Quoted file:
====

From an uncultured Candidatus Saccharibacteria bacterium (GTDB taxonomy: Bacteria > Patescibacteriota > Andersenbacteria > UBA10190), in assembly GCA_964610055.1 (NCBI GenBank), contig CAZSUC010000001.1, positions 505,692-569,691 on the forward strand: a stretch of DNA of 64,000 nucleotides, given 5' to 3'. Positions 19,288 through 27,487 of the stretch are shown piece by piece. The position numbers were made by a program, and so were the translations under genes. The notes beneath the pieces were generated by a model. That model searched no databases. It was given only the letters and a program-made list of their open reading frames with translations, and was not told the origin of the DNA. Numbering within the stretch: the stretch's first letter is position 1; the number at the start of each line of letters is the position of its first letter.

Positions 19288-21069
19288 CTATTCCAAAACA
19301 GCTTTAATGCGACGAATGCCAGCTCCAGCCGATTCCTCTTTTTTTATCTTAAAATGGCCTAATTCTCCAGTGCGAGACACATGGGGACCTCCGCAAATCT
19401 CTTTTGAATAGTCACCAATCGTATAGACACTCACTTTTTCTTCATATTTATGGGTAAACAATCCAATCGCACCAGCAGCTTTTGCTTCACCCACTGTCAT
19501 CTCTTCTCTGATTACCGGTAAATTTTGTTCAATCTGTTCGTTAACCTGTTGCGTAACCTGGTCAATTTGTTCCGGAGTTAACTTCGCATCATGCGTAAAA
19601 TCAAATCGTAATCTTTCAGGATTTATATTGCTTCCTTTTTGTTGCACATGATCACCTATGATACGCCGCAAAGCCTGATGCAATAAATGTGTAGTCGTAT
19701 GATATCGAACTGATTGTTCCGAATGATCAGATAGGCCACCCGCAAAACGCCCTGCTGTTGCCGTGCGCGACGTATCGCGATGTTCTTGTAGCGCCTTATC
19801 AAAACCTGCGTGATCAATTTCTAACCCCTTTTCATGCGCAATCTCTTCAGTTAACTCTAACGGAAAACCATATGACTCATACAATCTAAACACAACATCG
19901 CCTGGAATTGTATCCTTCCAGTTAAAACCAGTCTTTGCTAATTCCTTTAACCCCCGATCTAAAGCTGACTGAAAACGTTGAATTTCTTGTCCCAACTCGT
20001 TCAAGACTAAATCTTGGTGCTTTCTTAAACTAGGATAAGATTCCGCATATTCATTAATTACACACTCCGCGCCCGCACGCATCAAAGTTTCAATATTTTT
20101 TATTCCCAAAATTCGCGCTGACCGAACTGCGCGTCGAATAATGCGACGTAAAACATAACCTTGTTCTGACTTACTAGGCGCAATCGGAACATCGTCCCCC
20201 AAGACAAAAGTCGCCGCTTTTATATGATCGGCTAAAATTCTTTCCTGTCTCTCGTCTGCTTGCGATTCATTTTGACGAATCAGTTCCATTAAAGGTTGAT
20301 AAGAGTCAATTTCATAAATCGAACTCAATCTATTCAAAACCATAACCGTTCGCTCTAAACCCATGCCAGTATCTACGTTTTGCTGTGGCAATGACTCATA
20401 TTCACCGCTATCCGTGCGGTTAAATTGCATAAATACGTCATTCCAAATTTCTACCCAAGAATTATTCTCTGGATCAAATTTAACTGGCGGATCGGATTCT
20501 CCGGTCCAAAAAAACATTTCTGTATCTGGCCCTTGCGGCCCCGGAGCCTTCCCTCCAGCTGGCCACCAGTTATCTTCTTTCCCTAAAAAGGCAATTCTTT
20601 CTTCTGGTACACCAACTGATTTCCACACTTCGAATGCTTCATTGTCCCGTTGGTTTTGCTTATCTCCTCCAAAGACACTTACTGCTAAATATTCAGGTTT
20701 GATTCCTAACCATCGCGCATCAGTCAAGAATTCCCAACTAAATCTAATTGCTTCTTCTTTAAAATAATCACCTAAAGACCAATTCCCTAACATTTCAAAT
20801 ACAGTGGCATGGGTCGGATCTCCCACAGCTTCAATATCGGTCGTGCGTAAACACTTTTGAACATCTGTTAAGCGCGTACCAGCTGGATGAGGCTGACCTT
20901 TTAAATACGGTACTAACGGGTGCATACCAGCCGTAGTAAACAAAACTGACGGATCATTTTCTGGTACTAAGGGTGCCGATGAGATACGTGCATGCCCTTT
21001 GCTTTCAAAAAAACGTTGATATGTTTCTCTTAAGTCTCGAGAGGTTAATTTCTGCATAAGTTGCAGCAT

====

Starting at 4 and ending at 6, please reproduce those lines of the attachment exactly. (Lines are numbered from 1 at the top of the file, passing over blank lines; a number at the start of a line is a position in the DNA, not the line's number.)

19301 GCTTTAATGCGACGAATGCCAGCTCCAGCCGATTCCTCTTTTTTTATCTTAAAATGGCCTAATTCTCCAGTGCGAGACACATGGGGACCTCCGCAAATCT
19401 CTTTTGAATAGTCACCAATCGTATAGACACTCACTTTTTCTTCATATTTATGGGTAAACAATCCAATCGCACCAGCAGCTTTTGCTTCACCCACTGTCAT
19501 CTCTTCTCTGATTACCGGTAAATTTTGTTCAATCTGTTCGTTAACCTGTTGCGTAACCTGGTCAATTTGTTCCGGAGTTAACTTCGCATCATGCGTAAAA